Limited Edition, Nine-LP Set Brings Together The Rock And Roll Hall Of Famers’ First Eight Studio Albums Plus A New Mono Singles Collection. The set will be produced in a limited, numbered edition of 3,000 copies.
When Ozzy Osbourne, Tony Iommi, Geezer Butler and Bill Ward formed Black Sabbath in 1969, the quartet conjured a primal sound that was heavier, louder and more menacing than anything that had come before. The band recorded a series of metal masterpieces in the ’70s that became the blueprint for heavy music and influenced generations of headbangers for years to come.
Rhino’s new collection spans the Rock and Roll Hall of Famer’s first eight years with a nine-LP boxed set that includes 180-gram vinyl pressings of the band’s eight studio albums from the era, along with a new mono singles collection. The set also comes with a 7” single featuring “Evil Woman (Don’t Play Your Games With Me)” and “Wicked World,” a single that wasn’t originally released in North America. Also included in the set are reproductions of the original tour books from this era.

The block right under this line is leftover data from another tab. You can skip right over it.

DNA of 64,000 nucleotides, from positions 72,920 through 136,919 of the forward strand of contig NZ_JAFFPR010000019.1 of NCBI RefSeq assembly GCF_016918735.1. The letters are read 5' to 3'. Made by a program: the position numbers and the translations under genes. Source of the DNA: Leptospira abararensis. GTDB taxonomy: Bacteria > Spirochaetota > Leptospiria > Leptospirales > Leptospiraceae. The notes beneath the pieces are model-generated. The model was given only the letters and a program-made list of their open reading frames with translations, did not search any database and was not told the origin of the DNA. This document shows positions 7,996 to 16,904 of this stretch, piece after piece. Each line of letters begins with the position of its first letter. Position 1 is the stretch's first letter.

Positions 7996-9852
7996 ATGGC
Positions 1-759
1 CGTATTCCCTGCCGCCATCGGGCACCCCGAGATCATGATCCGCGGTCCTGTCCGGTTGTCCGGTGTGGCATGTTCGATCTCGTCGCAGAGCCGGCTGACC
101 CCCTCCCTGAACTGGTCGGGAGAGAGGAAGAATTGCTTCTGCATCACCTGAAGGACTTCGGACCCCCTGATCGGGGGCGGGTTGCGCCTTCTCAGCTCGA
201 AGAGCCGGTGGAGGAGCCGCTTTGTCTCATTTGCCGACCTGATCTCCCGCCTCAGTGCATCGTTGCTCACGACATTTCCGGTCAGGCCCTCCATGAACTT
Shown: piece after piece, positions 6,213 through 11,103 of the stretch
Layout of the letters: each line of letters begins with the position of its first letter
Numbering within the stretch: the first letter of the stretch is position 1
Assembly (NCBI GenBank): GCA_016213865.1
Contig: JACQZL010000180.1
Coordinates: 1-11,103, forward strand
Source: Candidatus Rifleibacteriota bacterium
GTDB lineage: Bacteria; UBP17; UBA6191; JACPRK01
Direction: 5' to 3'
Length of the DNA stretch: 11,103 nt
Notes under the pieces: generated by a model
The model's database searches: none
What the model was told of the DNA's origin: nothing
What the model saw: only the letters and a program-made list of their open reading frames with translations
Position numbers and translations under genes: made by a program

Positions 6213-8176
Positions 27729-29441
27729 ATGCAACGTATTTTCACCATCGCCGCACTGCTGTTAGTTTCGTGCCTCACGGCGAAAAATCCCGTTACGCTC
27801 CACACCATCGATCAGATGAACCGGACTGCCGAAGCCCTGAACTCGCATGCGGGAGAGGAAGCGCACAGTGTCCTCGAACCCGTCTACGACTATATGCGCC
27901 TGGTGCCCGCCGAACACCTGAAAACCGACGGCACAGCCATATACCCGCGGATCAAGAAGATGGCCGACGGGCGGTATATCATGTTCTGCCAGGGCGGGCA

The collection brings together some of the most powerful metal albums ever recorded, including the band’s eponymous debut (1970); the multi-platinum landmark Paranoid (1970); the platinum albums Master Of Reality (1971), Vol. 4 (1972), and Sabbath Bloody Sabbath (1973); the gold-certified Sabotage (1975); plus Technical Ecstasy (1976) and Never Say Die! (1978)
These albums contain a long list of metal classics, like “Black Sabbath,” “War Pigs,” “Iron Man,” “Paranoid,” “Sweet Leaf,” “Children Of The Grave,” “Into The Void,” “Changes,” “Supernaut,” “Sabbath Bloody Sabbath,” “Never Say Die,” and “Dirty Woman.”
THE VINYL COLLECTION 1970-1978 also comes with Monomania, a new compilation of mono versions for several key songs from the Black Sabbath canon, including edited versions of “Iron Man,” “Sabbath Bloody Sabbath” and a previously unreleased edit of “Into The Void.” In addition to mono versions of studio tracks, Monomania also features a radio ad released in 1970 to promote Black Sabbath.